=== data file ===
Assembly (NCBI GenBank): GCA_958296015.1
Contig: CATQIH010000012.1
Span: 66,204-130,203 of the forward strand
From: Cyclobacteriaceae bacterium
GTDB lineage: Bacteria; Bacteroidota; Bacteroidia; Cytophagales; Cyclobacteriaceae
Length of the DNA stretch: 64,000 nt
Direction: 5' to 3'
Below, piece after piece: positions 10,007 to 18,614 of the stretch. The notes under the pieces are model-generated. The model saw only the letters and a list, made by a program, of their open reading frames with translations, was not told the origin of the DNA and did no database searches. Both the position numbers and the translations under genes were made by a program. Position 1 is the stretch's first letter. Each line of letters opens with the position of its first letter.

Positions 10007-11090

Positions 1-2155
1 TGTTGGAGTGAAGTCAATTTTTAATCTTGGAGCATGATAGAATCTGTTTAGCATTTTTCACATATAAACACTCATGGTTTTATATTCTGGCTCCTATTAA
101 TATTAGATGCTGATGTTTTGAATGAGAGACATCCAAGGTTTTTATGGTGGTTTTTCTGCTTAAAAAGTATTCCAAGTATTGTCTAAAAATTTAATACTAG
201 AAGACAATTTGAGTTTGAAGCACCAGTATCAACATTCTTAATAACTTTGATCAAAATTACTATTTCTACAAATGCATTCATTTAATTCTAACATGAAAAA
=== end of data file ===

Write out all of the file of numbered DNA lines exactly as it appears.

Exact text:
Assembly (NCBI GenBank): GCA_958296015.1
Contig: CATQIH010000012.1
Span: 66,204-130,203 of the forward strand
From: Cyclobacteriaceae bacterium
GTDB lineage: Bacteria; Bacteroidota; Bacteroidia; Cytophagales; Cyclobacteriaceae
Length of the DNA stretch: 64,000 nt
Direction: 5' to 3'
Below, piece after piece: positions 10,007 to 18,614 of the stretch. The notes under the pieces are model-generated. The model saw only the letters and a list, made by a program, of their open reading frames with translations, was not told the origin of the DNA and did no database searches. Both the position numbers and the translations under genes were made by a program. Position 1 is the stretch's first letter. Each line of letters opens with the position of its first letter.

Positions 10007-11090

Positions 1-2155
1 TGTTGGAGTGAAGTCAATTTTTAATCTTGGAGCATGATAGAATCTGTTTAGCATTTTTCACATATAAACACTCATGGTTTTATATTCTGGCTCCTATTAA
101 TATTAGATGCTGATGTTTTGAATGAGAGACATCCAAGGTTTTTATGGTGGTTTTTCTGCTTAAAAAGTATTCCAAGTATTGTCTAAAAATTTAATACTAG
201 AAGACAATTTGAGTTTGAAGCACCAGTATCAACATTCTTAATAACTTTGATCAAAATTACTATTTCTACAAATGCATTCATTTAATTCTAACATGAAAAA